A discarded blue surgical mask is shown hanging in a bush in Montreal, Sunday, Dec. 6, 2020, as the COVID-19 pandemic continues in Canada and around the world. THE CANADIAN PRESS/Graham Hughes

B.C. RMT suspended for not wearing a mask after confirmed by undercover clients

College of Massage Therapists has 5 open files, said suspension necessary to protect public

A North Vancouver registered massage therapist has been suspended, pending a full investigation, for failing to mask up while massaging clients and offering services outside the scope of a masssage therapist.

A decision published online by the College of Massage Therapists details the incident and consequential suspension against Connor Son, who worked at Edgemont Massage Therapy.

On Dec. 12, 2020, a patient filed a complaint about Son, alleging that he did not wear a mask while treating her and “engaged in unprofessional communications of a sexualized nature.”

The college sent two undercover investigators to book appointments with Son. They reported that he did not wear a mask for some or all of their appointments, did not pre-screen them for COVID-19 symptoms and “performed out of scope services without consent on one of the undercover investigators.”

The RMT is also accused by two patients of making “inappropriate communication” during appointments.

There are four previous open files to do with complaints filed against Son, documents show.

One of the other open files about Son was a previous complaint about alleged “unprofessional communication” and out of scope treatment. There were also repeated concerns about his advertising material that promoted services outside of the scope for RMTs in B.C., and issues with his record keeping.

An inquiry committee panel determined there was sufficient risk to the public if Son were to keep practicing, and decided to suspend Son while the investigation is ongoing or pending a hearing of the discipline committee.

Health

Get local stories you won't find anywhere else right to your inbox.
Sign up here

Just Posted

Photo collage of loved ones lost to substance use and overdose. (Photo courtesy Moms Stop The Harm)
B.C. overdose deaths still rising 5 years after public health emergency declared

Moms Stop the Harm calls on B.C. to provide safe supply in response to deadly illicit drug use

Angelique Houlihan gets her COVID-19 vaccine jab last week at the community-wide clinic. (Angelique Houlihan photo)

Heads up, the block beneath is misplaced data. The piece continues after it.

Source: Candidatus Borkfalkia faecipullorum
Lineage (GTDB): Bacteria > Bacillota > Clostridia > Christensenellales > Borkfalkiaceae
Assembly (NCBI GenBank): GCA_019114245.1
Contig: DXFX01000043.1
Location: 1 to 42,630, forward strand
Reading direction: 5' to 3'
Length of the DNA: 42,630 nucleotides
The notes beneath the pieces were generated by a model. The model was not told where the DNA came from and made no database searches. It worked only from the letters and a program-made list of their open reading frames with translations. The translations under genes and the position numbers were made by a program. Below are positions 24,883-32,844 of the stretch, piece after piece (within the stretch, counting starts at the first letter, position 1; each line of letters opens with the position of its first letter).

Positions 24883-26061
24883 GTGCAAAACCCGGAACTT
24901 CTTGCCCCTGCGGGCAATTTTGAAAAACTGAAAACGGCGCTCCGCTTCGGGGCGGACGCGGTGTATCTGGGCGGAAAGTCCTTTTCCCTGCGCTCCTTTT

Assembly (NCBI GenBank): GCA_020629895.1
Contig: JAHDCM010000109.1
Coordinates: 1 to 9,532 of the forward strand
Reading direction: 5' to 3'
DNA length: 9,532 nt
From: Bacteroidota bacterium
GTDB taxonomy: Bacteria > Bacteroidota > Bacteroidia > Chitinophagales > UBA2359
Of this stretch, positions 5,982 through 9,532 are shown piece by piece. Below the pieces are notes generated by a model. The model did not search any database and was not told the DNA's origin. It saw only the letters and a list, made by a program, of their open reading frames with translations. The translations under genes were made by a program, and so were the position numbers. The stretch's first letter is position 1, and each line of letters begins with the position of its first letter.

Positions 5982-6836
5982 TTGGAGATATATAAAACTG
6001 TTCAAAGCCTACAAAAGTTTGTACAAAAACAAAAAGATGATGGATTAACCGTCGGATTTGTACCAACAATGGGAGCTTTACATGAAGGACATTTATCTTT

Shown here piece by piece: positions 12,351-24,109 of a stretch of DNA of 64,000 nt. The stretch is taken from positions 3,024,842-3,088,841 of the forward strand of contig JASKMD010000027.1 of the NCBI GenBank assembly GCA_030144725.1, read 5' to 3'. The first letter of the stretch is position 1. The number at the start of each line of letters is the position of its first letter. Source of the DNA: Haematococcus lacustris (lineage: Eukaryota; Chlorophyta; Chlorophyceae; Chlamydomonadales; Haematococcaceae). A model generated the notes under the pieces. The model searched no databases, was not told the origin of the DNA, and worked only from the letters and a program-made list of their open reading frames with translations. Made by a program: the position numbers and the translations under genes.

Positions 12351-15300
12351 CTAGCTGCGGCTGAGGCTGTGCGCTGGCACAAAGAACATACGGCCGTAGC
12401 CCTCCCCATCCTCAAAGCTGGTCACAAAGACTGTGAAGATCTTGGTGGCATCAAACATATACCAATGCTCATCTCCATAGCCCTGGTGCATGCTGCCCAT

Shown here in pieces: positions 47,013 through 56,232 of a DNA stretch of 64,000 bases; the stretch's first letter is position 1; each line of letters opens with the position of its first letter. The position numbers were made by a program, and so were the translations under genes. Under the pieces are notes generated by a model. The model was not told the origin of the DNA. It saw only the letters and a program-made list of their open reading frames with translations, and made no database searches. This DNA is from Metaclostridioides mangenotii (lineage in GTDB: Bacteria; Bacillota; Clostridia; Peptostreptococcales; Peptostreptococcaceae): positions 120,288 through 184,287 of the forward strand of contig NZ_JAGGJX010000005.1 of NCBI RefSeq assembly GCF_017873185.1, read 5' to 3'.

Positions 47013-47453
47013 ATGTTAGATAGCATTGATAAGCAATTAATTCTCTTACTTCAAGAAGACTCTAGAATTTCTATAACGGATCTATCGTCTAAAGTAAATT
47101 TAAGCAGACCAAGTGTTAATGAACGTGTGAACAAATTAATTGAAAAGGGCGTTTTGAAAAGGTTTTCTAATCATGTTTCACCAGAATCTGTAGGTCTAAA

Vaccine clinic continues this week

Plenty of booking spots available

District of Houston
Council adds flexibility to spending decisions

Singles out road works as potential beneficiary

Filling potholes in Houston
Holes filled on Highway 16

Potholes aren’t restricted to District of Houston streets. Lakes District Maintenance crews… Continue reading

In the past, the pitch-in days saw the community working together to clean-up unlike this year, when they will be encouraged to stay in their own bubbles. (Shiela Pepping photo/Houston Today)
Houston to pitch-in on Apr. 22

The Houston & District Chamber of Commerce’s 60th pitch-in day

Demonstrators at the legislature on April 14 called on the province to decriminalize drug possession and provide widespread access to regulated safe supply across B.C. (Jake Romphf/News Staff)
Rally calls for decriminalization, safe supply on 5th anniversary of overdose emergency declaration

From 2016 to the end of February, 7,072 British Columbians died due to overdose

(Government of Canada)
Liberal MP caught stark naked during House of Commons video conference

William Amos, in Quebec, appeared on the screens of his fellow members of Parliament completely naked

Provincial health officer Dr. Bonnie Henry updates B.C.’s COVID-19 situation at the B.C. legislature, Feb. 1, 2020. (B.C. government)
B.C.’s COVID-19 case count jumps to 1,168 Wednesday, nearly 400 in hospital

Now 120 coronavirus patients in intensive care, six more deaths

Moss covered branches are seen in the Avatar Old Growth Forest near Port Renfrew on Vancouver Island, B.C. Thursday, Sept. 29, 2011. THE CANADIAN PRESS/Jonathan Hayward
B.C. blockades aimed at protecting old-growth forests reveal First Nation split

Two Pacheedaht chiefs say they’re ‘concerned about the increasing polarization over forestry activities’ in the territory

Richmond RCMP Chief Superintendent Will Ng said, in March, the force received a stand-out number of seven reports of incidents that appeared to have “racial undertones.” (Phil McLachlan/Capital News)
‘Racially motivated’ incidents on the rise in B.C’s 4th largest city: police

Three incidents in Richmond are currently being invested as hate crimes, says RCMP Chief Superintendent Will Ng

Commercial trucks head south towards the Pacific Highway border crossing Wednesday (April 14, 2021). The union representing Canadian border officers wants its members to be included on the frontline priority list for the COVID-19 vaccine. (Aaron Hinks photo)
CBSA officers’ union calls for vaccine priority in B.C.

Border officers at ports including, YVR and land crossings should ‘not be left behind’

A still from the video taken of a violent arrest on May 30, 2020 in downtown Kelowna. (File)
Kelowna Mountie charged with assault for caught-on-camera violent arrest

Const. Siggy Pietrzak was filmed punching a suspected impaired driver at least 10 times during an arrest

A screenshot from a Nuu-chah-nulth healing song and performance created in collaboration between Hjalmer Wenstob and Timmy Masso. (Screenshot from YouTube)
VIDEO: Tla-o-qui-aht First Nation brothers produce COVID-19 healing song

Hjalmer Wenstob and Timmy Masso share dance and inspiration.

Most Read